27
Jun
08

The Rise and Decline of an International Jetsetting Philosopher

Written Yesterday in the Dallas/Ft. Worth Airport:

So I was still in Beijing at the beginning of the month, until the 9th. I then came to Chicago, and stayed with my future in-laws for a few days, before returning to Madison for apartment hunting for a few days. Then, back to Chicago for a day or two, before coming to Houston to see family and friends for a week. As I type this, I’m at the airport in Houston, waiting for a flight that will take me to Dallas/Ft. Worth, before depositing me back in Chicago. I’ll crash there tonight, and then it’s back to Madison for a night or two. Then, it’s to the Madison airport, where I’ll catch a flight to Portland for Rand Camp, where I’ll be staying for a week. Only then when I return to Madison, hopefully to finally move into my new apartment. But of course, even that’s temporary. About a month later, I’ll be off for Washington DC, for yet another conference.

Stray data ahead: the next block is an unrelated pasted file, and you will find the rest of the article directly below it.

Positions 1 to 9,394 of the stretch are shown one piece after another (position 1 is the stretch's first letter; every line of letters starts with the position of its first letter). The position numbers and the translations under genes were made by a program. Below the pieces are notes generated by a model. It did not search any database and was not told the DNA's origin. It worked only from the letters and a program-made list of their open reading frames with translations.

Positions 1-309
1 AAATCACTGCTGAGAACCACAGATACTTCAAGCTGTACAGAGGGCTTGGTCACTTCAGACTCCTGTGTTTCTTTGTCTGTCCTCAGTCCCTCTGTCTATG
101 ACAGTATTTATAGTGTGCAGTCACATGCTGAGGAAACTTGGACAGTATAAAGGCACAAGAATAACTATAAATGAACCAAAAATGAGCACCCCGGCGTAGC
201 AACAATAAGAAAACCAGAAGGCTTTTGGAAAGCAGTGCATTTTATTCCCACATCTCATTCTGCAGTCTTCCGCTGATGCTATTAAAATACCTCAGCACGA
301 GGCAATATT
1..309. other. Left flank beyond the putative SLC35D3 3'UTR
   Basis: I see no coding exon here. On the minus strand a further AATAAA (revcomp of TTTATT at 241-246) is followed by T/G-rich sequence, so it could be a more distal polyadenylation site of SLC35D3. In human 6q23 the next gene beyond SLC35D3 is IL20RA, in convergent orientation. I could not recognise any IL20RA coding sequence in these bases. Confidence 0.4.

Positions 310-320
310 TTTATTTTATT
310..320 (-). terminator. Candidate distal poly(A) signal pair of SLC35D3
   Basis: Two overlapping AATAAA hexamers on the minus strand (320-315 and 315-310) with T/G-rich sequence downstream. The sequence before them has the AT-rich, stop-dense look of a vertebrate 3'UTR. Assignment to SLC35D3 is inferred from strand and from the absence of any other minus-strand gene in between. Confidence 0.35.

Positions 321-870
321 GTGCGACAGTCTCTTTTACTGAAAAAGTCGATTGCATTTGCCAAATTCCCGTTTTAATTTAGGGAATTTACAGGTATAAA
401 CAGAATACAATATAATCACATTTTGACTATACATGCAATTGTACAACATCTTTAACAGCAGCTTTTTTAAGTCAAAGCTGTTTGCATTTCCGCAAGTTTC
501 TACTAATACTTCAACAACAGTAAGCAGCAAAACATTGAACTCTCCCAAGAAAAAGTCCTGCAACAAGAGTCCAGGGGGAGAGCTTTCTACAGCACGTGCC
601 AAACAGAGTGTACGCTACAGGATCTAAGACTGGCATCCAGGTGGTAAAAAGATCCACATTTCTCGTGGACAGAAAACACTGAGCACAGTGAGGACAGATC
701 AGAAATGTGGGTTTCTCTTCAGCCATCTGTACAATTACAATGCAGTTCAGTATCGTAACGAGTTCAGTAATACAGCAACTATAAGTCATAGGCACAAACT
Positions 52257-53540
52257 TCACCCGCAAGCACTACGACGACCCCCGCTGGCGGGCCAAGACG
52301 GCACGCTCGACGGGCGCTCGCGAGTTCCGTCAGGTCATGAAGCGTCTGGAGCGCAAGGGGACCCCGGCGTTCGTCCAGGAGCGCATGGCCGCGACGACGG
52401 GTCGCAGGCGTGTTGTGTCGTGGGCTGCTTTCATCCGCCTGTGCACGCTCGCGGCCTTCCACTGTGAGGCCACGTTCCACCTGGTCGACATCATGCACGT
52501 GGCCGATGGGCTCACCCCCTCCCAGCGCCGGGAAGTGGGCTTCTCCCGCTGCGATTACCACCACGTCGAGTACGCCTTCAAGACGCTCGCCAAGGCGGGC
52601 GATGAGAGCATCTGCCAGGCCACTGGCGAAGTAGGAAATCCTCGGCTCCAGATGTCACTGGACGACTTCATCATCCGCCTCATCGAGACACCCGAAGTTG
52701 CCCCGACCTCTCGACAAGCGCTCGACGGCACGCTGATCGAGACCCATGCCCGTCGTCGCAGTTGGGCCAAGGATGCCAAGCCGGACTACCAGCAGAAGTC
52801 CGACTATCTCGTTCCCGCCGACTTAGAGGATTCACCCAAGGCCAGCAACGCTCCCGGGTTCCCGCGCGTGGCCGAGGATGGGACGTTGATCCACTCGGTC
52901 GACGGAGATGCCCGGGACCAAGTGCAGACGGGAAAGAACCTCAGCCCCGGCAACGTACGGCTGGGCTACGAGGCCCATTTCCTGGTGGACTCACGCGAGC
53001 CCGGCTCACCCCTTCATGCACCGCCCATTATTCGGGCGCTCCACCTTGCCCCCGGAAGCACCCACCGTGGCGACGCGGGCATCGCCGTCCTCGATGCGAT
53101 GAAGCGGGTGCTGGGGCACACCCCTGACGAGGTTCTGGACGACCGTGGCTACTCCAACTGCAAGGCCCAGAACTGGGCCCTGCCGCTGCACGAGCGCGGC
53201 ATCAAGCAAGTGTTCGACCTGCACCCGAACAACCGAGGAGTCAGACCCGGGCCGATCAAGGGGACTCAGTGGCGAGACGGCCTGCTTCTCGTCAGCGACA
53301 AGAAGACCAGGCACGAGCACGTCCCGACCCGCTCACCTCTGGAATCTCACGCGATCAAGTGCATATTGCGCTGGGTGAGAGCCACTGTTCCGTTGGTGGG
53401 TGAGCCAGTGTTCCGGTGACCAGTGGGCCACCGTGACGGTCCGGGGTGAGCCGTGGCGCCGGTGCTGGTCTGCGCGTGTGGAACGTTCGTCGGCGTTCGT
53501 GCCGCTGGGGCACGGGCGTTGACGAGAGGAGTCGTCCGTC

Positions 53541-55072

Mind you, I’m not complaining. Not really, anyway, because doing so much traveling is satisfying in its own way, as I like being able to see so many people and places in such a short time. I’m only saying that I’ll be very much looking forward to returning to Madison after the trip to Portland so that I can actually move in, and I can stop being, well, sort of homeless, and having to get my mail all forwarded to my parents’ address in Texas.

I’ll also look forward to a return to life without all the useless security theatre that makes traveling by air, which should be a pleasant experience, much more of a hassle, and even sort of depressing, considering that when you travel by air, you realize just how much arbitrary power has been seized by the federal government in the name of homeland security. The courts have found that the federal government doesn’t even have to show from what law or other act of Congress authorizes it demand that passengers carry government-issued ID cards, and since no such law was as far as anyone can tell, ever passed, at best it exists in a kind of legal twilight zone, a practice that looks all the world like it’s unconstitutional, but without a specific law or act that can be brought to the courts to be fought as unconstitutional.

Well. I still maintain that traveling is fun. Government mischief hasn’t changed that just yet. Nonetheless, I long for the semblance of regularity and settlement I’ll enjoy in July.

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